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Norfolk Southern Rail Yard Expansion in Englewood OK'd by Plan Commission

By Ted Cox | September 19, 2013 7:20pm
 Commissioner Daniel Sih talks with Norfollk Southern Vice President Frederick Blair Wimbush after Thursday's Plan Commission meeting.
Commissioner Daniel Sih talks with Norfollk Southern Vice President Frederick Blair Wimbush after Thursday's Plan Commission meeting.
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DNAinfo/Ted Cox

CITY HALL — The Norfolk Southern rail yard expansion in Englewood cleared a key hurdle Thursday by gaining approval from the Chicago Plan Commission.

After what Commissioner Andrew Mooney, of the Department of Housing and Economic Development, acknowledged were "occasionally intense discussions over the last month," the body approved a zoning change to allow the rail yard expansion, given key concessions from the railroad company.

Among those, according to John Molloy of DHED, were green upgrades of trucks and cranes on the site, making up $1 million of $3 million committed to the environment and economic development in Englewood, along with the ceding of the 59th Street rail line to the city for a park development on the order of the Bloomingdale Trail.

Local activist Renault Robinson cheered the economic impact on the area, and John Paul Jones of Sustainable Englewood Initiatives also supported it thanks to the environmental commitments and the rail line park.

The South Side chapter of the National Association for the Advancement of Colored People said it would be investigating complaints made by Blacks in Green, but otherwise the motion to change zoning within two Englewood Tax Increment Finance districts from residential to light industrial passed with little public opposition.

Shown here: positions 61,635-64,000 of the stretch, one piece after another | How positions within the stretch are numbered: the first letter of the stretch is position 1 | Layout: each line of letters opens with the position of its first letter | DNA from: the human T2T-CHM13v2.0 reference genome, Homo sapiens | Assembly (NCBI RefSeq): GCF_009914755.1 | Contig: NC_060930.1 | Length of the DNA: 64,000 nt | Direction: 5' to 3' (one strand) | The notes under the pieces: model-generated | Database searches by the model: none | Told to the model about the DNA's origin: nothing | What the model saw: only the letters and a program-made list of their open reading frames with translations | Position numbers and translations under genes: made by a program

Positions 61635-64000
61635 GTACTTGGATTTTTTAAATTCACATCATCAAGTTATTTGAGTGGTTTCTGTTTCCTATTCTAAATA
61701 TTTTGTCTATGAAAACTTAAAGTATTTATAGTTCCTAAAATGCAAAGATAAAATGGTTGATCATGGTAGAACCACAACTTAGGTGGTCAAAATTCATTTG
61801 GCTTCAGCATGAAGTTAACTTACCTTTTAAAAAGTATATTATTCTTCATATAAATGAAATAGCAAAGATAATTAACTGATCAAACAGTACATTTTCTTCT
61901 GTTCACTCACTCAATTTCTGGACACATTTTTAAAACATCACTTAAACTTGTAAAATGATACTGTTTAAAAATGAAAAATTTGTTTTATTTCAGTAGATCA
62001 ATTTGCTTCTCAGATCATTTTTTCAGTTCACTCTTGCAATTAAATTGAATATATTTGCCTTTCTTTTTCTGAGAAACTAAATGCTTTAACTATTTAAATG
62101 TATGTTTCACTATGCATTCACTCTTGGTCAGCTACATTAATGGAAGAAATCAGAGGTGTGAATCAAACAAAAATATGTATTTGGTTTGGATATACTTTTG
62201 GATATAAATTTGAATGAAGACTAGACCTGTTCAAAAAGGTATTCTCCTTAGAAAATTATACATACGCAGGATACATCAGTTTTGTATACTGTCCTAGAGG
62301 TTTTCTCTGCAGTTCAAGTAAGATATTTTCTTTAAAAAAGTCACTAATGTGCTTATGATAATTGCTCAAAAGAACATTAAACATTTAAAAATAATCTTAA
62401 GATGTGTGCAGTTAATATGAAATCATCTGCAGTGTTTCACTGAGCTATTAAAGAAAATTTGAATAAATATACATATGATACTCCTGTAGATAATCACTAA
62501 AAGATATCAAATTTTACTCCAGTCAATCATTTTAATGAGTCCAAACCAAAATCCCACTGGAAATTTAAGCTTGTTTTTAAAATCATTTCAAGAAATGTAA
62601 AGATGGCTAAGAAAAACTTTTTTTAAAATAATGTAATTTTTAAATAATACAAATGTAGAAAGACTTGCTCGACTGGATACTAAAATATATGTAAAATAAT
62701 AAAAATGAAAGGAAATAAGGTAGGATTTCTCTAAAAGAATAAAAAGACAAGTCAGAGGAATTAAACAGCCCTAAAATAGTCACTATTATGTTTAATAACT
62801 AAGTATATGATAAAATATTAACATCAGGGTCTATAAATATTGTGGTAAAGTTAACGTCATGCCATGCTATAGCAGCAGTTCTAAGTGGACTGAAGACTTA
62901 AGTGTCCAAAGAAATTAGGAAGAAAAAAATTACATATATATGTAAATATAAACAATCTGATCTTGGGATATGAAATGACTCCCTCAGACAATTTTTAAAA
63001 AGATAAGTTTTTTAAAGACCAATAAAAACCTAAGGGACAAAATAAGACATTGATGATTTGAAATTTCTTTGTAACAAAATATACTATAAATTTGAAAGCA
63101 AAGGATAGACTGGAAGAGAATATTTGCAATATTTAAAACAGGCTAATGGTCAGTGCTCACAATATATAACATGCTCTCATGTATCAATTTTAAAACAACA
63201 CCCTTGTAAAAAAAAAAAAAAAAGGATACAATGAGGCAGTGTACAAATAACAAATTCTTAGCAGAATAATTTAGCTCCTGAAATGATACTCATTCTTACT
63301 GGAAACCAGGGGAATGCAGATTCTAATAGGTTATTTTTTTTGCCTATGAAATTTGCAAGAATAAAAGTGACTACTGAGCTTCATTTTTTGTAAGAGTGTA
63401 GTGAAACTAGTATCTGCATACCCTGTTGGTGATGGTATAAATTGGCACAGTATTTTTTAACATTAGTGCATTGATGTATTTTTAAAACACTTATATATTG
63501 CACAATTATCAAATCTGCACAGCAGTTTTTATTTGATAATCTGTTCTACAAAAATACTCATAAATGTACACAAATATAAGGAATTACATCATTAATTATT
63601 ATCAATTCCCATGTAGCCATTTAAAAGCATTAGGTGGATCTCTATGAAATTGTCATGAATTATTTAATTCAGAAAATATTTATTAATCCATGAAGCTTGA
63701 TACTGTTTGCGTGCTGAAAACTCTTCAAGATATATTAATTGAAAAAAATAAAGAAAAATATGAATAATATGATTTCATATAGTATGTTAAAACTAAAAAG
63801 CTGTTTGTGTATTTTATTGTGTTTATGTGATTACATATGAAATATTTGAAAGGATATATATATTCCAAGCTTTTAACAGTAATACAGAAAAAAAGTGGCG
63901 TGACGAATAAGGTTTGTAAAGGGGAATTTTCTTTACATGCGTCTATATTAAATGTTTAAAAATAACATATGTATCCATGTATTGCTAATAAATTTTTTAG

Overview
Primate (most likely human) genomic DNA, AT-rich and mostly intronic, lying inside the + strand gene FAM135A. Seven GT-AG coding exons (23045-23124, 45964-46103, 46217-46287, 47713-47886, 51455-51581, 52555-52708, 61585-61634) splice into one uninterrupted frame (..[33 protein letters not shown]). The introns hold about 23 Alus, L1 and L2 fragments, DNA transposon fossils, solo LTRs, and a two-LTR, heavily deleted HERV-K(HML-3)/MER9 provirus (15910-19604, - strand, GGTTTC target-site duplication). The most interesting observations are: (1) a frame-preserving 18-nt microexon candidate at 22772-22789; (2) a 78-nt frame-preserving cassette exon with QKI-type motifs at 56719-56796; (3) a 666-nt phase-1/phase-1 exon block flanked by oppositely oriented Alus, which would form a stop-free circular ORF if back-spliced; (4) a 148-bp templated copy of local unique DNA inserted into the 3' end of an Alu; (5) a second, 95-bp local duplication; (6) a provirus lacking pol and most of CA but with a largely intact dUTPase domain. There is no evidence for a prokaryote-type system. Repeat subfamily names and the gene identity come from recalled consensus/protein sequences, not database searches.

"We see this as a big, big game changer," said Ald. Willie Cochran, drawing attention to the 400 jobs at about $69,000 salaries to be added at the site, as well as the estimated $146 million in overall economic impact. "For me, this is a day to be very, very happy with the outcomes."

"It's important to our company," said Norfolk Southern Vice President Frederick Blair Wimbush. "It's a driver of success, economic success in this region."

He claimed the expansion was about meeting the needs of local business, and cited improvements in reducing greenhouse gases, even while using diesel fuel, and insisted rail overall was more beneficial to the environment than the comparable use of trucks in transportation.

"This is an extremely important project for the City of Chicago," Mooney said.

The 10-year, $200 million project will add 84 acres to make the rail yard 234 acres total, and will add 400 jobs to the 500 already on site at 361 W. 47th St.

The city signed off on selling 105 lots to the railroad for $1.1 million in April, and the company continues to work out final purchases of land in the designated area.

The Plan Commission vote was deferred last month so the final concessions could be worked out, and with those concessions it won passage without opposition.